BOGOTA, N.J.– The Bogota Volunteer First Aid Squad will be disbanded this Friday, when the borough begins a one-year contract with Holy Name Medical Center for mutual aid, authorities confirmed.
The volunteer squad responded to less than 30 percent of its calls over the past two years; while Holy Name's paid ambulance corps responded to more than half, Borough Administrator Joe Scarpa said.
Response time was also an issue, he said.
"When you have an ambulance that takes 20-30 minutes to get to a house, that’s a problem. Lives are at risk," said Scarpa, adding that Holy Name's squad responds in 7-9 minutes.
Both Scarpa and Bogota Volunteer First Aid Squad's Executive Director Ray Dwyer agreed that the borough, like other municipalities, suffers from a lack of volunteers.
"We have an issue where we don’t have day time volunteers," said Dwyer, a 37-year member. "Our night crews are lower than ideal."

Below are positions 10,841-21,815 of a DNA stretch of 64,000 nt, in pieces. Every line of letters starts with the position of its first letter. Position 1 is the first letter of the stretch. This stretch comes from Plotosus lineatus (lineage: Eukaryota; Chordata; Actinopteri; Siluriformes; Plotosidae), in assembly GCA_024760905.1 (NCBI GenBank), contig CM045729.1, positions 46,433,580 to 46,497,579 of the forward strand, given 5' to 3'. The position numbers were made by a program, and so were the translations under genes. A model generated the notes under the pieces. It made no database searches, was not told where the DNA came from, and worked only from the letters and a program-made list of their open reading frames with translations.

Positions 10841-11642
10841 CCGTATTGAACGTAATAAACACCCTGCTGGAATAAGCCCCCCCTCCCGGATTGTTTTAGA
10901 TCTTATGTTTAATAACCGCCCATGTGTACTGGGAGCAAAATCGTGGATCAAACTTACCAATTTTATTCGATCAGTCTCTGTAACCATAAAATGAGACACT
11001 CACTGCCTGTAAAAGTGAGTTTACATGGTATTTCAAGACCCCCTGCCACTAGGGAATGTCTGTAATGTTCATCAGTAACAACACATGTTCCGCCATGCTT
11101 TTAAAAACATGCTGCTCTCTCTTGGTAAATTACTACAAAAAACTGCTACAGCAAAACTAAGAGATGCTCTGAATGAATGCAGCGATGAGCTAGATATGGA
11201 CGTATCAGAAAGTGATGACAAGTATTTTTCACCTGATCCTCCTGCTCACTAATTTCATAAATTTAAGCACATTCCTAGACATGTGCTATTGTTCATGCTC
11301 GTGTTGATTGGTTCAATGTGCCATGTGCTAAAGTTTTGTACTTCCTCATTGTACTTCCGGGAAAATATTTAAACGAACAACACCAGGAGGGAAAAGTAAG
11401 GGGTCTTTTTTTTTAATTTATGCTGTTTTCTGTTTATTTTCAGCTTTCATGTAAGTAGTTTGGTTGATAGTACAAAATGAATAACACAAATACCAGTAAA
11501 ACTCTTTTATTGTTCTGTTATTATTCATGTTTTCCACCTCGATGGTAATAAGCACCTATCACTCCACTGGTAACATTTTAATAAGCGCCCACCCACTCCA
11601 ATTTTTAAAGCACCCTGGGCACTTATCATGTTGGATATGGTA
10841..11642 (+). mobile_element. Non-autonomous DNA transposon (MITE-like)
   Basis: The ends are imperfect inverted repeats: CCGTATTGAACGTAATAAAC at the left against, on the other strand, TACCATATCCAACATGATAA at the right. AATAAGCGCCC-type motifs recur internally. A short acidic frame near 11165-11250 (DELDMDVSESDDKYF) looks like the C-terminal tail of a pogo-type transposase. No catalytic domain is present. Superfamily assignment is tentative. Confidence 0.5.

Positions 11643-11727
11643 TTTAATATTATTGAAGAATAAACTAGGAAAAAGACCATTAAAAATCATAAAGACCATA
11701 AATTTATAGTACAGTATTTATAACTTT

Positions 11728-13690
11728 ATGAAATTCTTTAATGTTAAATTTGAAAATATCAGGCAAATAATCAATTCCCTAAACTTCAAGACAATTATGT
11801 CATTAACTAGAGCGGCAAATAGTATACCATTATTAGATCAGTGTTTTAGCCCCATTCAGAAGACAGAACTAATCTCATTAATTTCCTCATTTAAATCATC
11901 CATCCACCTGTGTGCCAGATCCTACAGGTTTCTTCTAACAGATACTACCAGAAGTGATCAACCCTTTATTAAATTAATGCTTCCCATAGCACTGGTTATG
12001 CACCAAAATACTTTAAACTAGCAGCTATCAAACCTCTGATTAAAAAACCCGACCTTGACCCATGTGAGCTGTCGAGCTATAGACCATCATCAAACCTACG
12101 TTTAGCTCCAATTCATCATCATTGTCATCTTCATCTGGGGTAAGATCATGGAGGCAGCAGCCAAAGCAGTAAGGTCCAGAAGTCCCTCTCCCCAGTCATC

Volunteers from the rescue squad have been driving the ambulances, he added.
"People just don’t volunteer anymore," Scarpa said. "The hospital crew is fully staffed and professionally trained and certified."
A petition was created by Ambulance Corps President Tito Jackson urging the Mayor and Council to save the First Aid Squad.
It states that the governing body "secretly" took action in disbanding the organization.
"The vote [May 19] to disband blindsided us," Dwyer said.
However, "the petition does nothing to address the problem," Scarpa said.
"The ambulance corps cost Bogota $223,000 last quarter," he said.
There is also a supply budget of roughly $40,000 and a clothing allowance, Scarpa added. "It’s not without cost."
Dwyer said he's reached out to the Mayor and Council and didn't receive feedback. He said supplies were also padlocked last week.
Daily Voice reached out to Mayor Christopher Kelemen by phone and e-mail, but he did not respond to a request for comment. E-mails were also sent to the Council, which were not answered.